As rescue and recovery efforts continue in Japan, this tragedy should also serve as an important reminder that disaster can strike anytime and anywhere. This week happens to be National Tsunami Awareness Week, and our partners at the National Oceanic and Atmospheric Association are urging all Americans who live along U.S. coastlines to take the threat of tsunamis seriously.
There are a few simple tips to remember:
Warning signs of a tsunami
- A strong earthquake, or one that persists for 20 seconds or longer
- The ocean withdraws or rises rapidly
- A loud, roaring sound (like an airplane or a train) coming from the ocean
- Tsunami warnings broadcast over television and radio, by beach lifeguards, community sirens, text message alerts, National Weather Service tsunami warning center Web sites and on NOAA Weather Radio All Hazards
What you should do if you see these signs
- Keep calm
- Immediately move to your local tsunami shelter using defined tsunami evacuation routes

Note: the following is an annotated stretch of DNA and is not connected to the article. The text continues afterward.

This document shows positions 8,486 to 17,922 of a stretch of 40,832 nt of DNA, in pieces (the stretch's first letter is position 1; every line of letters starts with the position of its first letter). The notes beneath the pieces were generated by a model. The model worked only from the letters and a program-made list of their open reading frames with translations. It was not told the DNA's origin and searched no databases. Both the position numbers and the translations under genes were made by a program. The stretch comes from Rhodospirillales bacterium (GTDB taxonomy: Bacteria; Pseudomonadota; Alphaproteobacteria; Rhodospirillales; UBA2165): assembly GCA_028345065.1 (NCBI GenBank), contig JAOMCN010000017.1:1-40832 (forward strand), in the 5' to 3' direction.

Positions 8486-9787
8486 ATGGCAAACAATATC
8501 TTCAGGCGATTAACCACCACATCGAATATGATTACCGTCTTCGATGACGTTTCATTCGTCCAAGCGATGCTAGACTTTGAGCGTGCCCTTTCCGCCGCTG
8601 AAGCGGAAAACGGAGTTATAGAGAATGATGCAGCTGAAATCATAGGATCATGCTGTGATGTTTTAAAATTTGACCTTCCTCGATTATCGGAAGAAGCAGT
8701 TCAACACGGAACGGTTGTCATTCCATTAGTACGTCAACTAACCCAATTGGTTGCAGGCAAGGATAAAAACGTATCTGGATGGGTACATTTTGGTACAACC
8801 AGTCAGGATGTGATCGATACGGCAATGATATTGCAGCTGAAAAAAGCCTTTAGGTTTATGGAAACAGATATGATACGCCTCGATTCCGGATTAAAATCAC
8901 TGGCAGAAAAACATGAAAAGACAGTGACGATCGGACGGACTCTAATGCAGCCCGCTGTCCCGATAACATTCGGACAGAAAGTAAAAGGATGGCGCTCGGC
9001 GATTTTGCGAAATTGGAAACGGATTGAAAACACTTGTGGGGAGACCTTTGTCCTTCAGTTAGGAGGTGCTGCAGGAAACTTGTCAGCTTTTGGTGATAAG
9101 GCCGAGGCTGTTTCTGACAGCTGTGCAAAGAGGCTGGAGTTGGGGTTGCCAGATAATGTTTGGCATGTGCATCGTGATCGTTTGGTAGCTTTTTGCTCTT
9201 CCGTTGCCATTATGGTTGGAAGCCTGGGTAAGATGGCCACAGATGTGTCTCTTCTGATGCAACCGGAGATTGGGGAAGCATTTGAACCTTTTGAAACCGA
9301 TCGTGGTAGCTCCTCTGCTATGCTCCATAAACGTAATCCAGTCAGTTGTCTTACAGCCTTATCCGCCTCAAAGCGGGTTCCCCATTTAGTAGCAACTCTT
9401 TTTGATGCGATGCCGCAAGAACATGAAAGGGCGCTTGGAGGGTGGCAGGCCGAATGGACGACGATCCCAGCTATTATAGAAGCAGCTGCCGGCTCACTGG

- If there are no evacuation routes defined, move to higher ground that is at least 100 feet in elevation, a mile inland, or to the highest floor of a sturdy building and STAY there
- If you are already in a safe location, STAY there
- Move on foot when possible - do not drive - this keeps the roads clear for emergency vehicles
- Stay tuned to NOAA Weather Radio or news broadcasts for changes in tsunami alerts
- Stay away from the coast and low-lying areas until local officials say it's safe to return
This week should also serve as a crucial reminder for all Americans, no matter if you live near the coast or not, to take the time to get prepared now, before disaster strikes. Anyone can visit Ready.gov to learn how.
For more information visit Ready.gov or http://www.tsunami.gov/.